By Mark Long / Top Tech News. Updated March 30, 2012.
Building upon Google's SPDY protocol for the Web, Microsoft submitted its own proposal this week as the basis for development of the next-generation Hyper-Text Transfer Protocol (HTTP 2.0) specification being formulated by an international standards body called the Internet Engineering Task Force.
Though Google's SPDY protocol differs in several respects from Microsoft's newly proposed HTTP Speed+Mobility protocol, both technologies focus first and foremost on dramatically boosting the speed of all Internet-based user activities irrespective of whether the computing platform is a fixed desktop PC or a mobile device.
There is already broad consensus about the need to make Web browsing much faster, said Jean Paoli, Microsoft's general manager for interoperability strategy, and Sandeep Singhal, group program manager for Windows core networking.
"We think that apps -- not just browsers -- should get faster too," Paoli and Singhal wrote in a recent blog. With HTTP Speed+Mobility, they said, "the main departures from SPDY are to address the needs of mobile devices and applications."
We asked Al Hilwa, director of applications software development at IDC, about the performance improvements built into Google's SPDY protocol. (SPDY, pronounced "speedy," is not an initialism like HTTP, but a shortened form of the word speedy, trademarked by Google.)
"SPDY has been around for a couple of years, but it is mainly used on Google's properties [and] implemented in Google's browser," Hilwa said. "This is what makes Chrome extra snappy when interacting with most Google properties."
Coming to Agreement
With its submission of HTTP Speed+Mobility, Microsoft is essentially proposing something similar to SPDY but with a slightly different design approach, Hilwa explained.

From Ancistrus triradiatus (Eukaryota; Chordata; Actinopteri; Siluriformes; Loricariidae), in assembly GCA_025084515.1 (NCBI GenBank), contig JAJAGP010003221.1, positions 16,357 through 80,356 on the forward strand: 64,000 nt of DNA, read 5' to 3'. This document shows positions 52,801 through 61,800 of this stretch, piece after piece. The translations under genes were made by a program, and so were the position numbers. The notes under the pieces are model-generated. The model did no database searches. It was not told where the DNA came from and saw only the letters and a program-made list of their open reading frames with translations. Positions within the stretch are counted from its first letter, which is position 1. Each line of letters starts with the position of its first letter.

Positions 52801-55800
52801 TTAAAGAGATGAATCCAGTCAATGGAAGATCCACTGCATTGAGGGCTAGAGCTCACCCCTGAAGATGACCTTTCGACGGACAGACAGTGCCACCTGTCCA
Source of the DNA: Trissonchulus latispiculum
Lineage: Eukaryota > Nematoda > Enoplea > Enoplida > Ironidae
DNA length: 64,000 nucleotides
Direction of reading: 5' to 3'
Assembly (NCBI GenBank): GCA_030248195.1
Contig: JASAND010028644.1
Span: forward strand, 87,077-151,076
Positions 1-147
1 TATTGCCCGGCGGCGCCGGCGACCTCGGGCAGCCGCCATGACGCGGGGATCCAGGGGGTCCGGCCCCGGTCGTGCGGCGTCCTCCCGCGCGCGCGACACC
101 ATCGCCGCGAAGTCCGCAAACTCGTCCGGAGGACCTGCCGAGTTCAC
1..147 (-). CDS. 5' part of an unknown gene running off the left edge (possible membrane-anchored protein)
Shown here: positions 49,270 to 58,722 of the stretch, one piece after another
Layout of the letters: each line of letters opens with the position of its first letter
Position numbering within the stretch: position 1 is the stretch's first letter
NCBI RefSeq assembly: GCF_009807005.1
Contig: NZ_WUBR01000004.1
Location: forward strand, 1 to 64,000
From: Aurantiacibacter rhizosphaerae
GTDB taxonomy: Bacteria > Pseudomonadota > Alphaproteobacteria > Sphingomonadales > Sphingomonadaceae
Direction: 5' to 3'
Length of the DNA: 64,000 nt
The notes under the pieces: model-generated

"Debate about this is a good thing -- as long as all come to agreement at some point so we can all move on with a much faster Internet," Hilway said.
Given that HTTP 2.0 is only just now entering the standards development process, a major question is how long it will take before the new spec becomes final. Google argues that SPDY is already providing dramatic performance improvements on the Web today, while Microsoft has implied that Google's "clean slate" approach to implementing SPDY at the company's Web properties may not be the best option for the Internet overall.
"The rapid adoption of HTTP 2.0 is important," Paoli and Singhal said. "To make that happen, HTTP 2.0 needs to retain as much compatibility as possible with the existing Web infrastructure."
Still, when asked about this issue, Hilwa observed that a level of compatibility already exists in both protocols.
"Microsoft is making the case that [its flavor of] HTTP 2.0 is more compatible and would lead to faster adoption -- which may be true, but is hard to judge," Hilwa said. "I think these two major browser vendors coming to agreement will be the biggest driver of adoption."
Aggregating the Best Concepts
The goal is not to take one vendor's implementation, but to aggregate the best concepts together to make the best protocol, noted SPDY co-developer Mike Belshe, who currently works for the mobile-apps company Twist.
"If Microsoft has some new ideas that prove to work, that's fantastic," Belshe wrote in a recent Google+ posting. However, the Microsoft blog posted Monday by Paoli and Singhal implies "that SPDY is not optimized for mobile, which is not true," Belshe added.
SPDY is now over three years in the making with a lot of implementation knowledge and deployment expertise on both desktops and mobile, Belshe said.
"Given what other implementers have said about SPDY and mobile, I'd say it's working pretty well, Belshe wrote. "But it could always be better, of course."